By Mary Holm
Would there be a problem with this, as I doubt if any of them has an IRD number?
A. All shareholders should have IRD numbers, but that shouldn't present a problem. There are though, some other things to consider.
To get IRD numbers, ring Inland Revenue's forms and stationery line, 0800 257 773, and "ask" for an IR595 form for each grandchild. (Actually, you don't ask anyone. You push buttons.) Have your IRD number handy before you call.
The kids' parents will need to sign the forms, and send in copies of birth certificates or other identification.
Inland Revenue says it will process the forms within five days of getting them. After that, the grandchildren - or their parents on their behalf - probably won't have to file tax returns each year. But it may well pay them to do so.
That's because dividends from many New Zealand companies are fully imputed, which means shareholders get credit for the 33 per cent tax the company has paid.
For shareholders in the 33 per cent tax bracket, that simply means they pay no further tax on the dividend.
But if a shareholder is in a lower tax bracket - as most grandchildren are - they get more than that. The imputation credit will reduce the tax they pay on other income, such as interest or money from a part-time job.
Or, if they have too little other income to use up the imputation credit, they can convert the excess into a loss and use it to reduce tax in future years. (Instructions on the tax return explain how to do this.)
There's no limit to how many years' losses can be carried forward, says Inland Revenue, as long as the taxpayer files a return each year.
Two other points that might affect you:
* If you give away shares worth more than $27,000 in any one year, you're in for gift duty. So, if you're talking a larger amount than that, you might want to spread the gift over a few years.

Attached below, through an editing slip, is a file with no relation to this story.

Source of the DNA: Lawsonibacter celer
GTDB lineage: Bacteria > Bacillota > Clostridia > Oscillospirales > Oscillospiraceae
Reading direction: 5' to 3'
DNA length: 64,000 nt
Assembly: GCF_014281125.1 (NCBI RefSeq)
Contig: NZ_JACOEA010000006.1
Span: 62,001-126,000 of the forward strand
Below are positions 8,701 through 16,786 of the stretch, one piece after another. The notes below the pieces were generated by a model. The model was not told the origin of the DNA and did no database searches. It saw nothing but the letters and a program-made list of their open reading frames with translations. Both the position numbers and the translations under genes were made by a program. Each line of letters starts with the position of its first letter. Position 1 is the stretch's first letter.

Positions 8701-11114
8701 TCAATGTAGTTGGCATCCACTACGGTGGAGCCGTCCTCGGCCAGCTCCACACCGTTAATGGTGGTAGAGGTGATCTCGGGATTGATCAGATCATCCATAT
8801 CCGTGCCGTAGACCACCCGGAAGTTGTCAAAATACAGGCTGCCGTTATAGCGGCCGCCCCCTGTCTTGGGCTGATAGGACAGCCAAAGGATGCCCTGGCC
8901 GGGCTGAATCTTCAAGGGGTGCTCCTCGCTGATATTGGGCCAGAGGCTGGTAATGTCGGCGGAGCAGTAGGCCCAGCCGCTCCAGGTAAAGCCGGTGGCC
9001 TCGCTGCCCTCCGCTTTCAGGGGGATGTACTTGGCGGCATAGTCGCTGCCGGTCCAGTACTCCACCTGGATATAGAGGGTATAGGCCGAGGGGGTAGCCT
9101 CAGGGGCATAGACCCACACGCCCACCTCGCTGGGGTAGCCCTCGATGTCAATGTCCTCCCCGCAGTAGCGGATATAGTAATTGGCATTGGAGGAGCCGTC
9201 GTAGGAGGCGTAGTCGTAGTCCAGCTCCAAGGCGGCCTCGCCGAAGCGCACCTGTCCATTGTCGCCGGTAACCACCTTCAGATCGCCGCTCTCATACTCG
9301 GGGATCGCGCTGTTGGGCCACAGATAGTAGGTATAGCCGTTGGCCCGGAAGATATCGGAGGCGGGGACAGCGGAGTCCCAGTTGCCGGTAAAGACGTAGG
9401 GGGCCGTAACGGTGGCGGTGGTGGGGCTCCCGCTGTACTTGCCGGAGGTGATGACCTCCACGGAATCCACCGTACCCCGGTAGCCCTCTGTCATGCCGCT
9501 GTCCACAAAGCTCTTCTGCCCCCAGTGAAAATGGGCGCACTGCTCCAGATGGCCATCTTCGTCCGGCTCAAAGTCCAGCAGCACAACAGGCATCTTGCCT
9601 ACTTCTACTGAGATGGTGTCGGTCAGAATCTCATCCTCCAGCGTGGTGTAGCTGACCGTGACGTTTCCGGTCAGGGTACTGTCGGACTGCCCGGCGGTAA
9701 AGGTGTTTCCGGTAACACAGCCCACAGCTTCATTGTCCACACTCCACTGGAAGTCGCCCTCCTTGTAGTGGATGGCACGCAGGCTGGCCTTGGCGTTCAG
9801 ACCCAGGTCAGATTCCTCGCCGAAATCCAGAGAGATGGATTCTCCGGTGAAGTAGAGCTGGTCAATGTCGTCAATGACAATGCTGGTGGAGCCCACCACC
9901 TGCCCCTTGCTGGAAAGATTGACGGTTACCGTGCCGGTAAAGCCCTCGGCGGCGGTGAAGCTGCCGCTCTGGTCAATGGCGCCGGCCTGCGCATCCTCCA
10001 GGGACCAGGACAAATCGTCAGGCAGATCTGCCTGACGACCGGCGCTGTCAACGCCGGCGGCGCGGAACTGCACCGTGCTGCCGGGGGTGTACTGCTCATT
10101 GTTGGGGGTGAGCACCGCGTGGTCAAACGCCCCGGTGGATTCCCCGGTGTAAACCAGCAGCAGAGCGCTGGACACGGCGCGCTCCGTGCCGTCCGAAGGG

* There are minimum holdings of shares, says Tony Popplewell of Computershare Registry Services, the country's biggest share registry.
If the share price is less than 25c, the minimum holding is 2000 shares.
At 25c to 50c, the minimum is 1000 shares. At 50c to $1, it's 500 shares;
$1 to $2, it's 200 shares; $2 to $5, it's 100 shares; $5 to $10, it's 50 shares; and more than $10, it's 25 shares.
That translates to a minimum value between $200 and $500, depending where the share price happens to fall in the scale.
Popplewell says some companies are stricter than others about these minimums. But companies generally don't like the expense of dealing with tiny shareholdings.
Also, your grandchildren might find it difficult to get rid of less-than-minimum holding, and could wind up paying high brokerage to sell.
Having said all this, I must say that I don't think it's a good idea for anyone - grandchildren included - to hold shares in just one or a few companies.
There's too big a risk that the value of those shares will fall.
You could reduce that risk considerably by selling the shares and, instead, giving your grandkids units or shares in a managed fund - perhaps an index fund that invests in overseas shares.
Whatever you decide to do, make allowances for any more grandchildren to come.
They shouldn't miss out on Grandma's generous gesture just because they were born later.